Issue 185 of SOCIALIST REVIEW Published April 1995 Copyright Socialist Review



Sight for sore eyes

What The Butler Saw
by Joe Orton

What The Butler Saw

It could have been bad. The stalwarts of British TV sitcom, ancient (John Alderton from Please Sir!) and modern--Richard Wilson from the programme whose title overestimates its liveliness, One Foot in the Grave, lined up in a farce to pull the middle classes into the National Theatre. And all over by 10pm in time for the train to Guildford.
But, with the pen in Joe Orton's hand, the joke is on the middle classes. Orton was famously and flamboyantly gay in a time when it was still a jailable offence no matter how old you were. He wasn't interested in the farce of the Brian Rix variety.
What the Butler Saw doesn't even try to get a few chuckles out of mild innuendo about adultery. Orton's out to get gales of laughter from transvestism, lesbianism, nymphomania and a few other things which it would do no good for potential audiences to find out about in a review.
The action takes place in a sanitorium where the doctor's attempts to seduce an applicant for the post of his secretary, the calamitous state of his own marriage and the inconvenient arrival of a government inspector (by far the maddest of a barmy bunch) conspire to trigger the usual loss of sanity and outer garments.
In passing, quite a few establishment icons get demolished--Winston Churchill is revealed as, literally and metaphorically, a big prick, psychiatrists as crazed and/or sex maniacs, and policemen as crossdressers (well, actually, nearly everyone is a crossdresser in this play.)
Orton's triumph is to take the almost moribund form of the farce and turn it into something which is progressive without being pofaced.
Orton's intentions are most clearly signalled in his diaries: '26 March 1967. Easter Day. Nothing on television but uplifting programmes. BBC crooning to itself as usual... Kenneth [Halliwell, Orton's lover], who read the Observer, tells me of the latest way out group in America--complete sexual licence. "Its the only way to smash the wretched civilisation," I said, making a mental note to hot up What the Butler Saw. Sex is the only way to infuriate them. Much more fucking and they'll be screaming hysterics.'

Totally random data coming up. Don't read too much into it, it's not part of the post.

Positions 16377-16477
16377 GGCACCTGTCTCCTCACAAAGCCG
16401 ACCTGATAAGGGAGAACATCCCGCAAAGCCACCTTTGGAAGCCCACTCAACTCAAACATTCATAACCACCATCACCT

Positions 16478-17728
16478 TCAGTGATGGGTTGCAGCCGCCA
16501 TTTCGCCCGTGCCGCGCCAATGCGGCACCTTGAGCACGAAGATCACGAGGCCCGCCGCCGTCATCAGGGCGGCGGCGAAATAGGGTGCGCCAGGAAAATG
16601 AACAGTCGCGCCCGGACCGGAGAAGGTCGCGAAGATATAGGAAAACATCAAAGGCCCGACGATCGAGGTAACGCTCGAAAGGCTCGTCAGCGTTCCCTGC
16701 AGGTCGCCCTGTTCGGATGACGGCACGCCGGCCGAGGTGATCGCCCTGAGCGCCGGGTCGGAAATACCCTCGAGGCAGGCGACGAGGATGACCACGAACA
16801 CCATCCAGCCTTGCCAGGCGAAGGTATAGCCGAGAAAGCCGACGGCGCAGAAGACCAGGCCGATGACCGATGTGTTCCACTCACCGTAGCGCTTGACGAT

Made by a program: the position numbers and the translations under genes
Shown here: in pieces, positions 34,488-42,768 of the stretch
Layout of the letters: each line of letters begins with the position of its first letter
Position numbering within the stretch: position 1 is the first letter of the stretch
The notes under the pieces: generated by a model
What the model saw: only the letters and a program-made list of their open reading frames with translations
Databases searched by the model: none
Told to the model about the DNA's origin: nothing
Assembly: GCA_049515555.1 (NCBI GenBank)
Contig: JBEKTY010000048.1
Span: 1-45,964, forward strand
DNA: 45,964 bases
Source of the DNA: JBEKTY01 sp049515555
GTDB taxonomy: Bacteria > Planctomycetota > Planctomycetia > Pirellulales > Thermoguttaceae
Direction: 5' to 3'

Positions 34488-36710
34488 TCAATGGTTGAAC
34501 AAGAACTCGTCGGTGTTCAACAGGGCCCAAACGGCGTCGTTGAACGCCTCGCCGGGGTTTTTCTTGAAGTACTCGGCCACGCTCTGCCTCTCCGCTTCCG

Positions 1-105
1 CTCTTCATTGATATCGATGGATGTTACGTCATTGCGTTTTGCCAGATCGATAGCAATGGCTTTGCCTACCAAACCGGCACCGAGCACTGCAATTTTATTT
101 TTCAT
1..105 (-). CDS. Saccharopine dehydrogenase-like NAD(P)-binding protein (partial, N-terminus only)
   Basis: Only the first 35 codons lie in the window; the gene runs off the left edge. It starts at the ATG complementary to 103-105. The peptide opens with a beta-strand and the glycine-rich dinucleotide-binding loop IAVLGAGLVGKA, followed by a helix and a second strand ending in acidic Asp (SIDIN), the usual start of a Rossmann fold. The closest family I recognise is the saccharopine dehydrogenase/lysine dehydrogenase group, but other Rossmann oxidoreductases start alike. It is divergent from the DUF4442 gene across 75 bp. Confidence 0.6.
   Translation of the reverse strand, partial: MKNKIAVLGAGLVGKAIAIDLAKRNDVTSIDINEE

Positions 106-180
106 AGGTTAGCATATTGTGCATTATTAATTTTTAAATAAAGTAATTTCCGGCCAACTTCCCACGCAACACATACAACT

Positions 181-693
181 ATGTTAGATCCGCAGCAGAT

Now as a theory of revolution this may, as they say, leave something to be desired. Nevertheless, it produced a marvellously funny and subversive play, even if time and this production have taken out some of its bite.
John Rees

Plays at the National Theatre, London.

Behind the golden door

A View From the Bridge
by Arthur Miller

A View From the Bridge is a staggeringly straightforward play. Eddie Carbone is a man who has worked his fingers to the bone on the New York waterfront.
He harbours illegal immigrants from Sicily in his apartment while they find their feet. Eddie is profoundly in love with his niece and doesn't want her to grow up and meet young men. Catherine does indeed fall in love with a handsome and talented young Sicilian immigrant.
The rest of the play deals with Eddie's jealousy and obsession with his niece. He drives himself to commit what is seen as the most terrible of crimes in the self protective Italian community: he blabs to the immigration department in a desperate attempt to rid himself of the young Sicilian.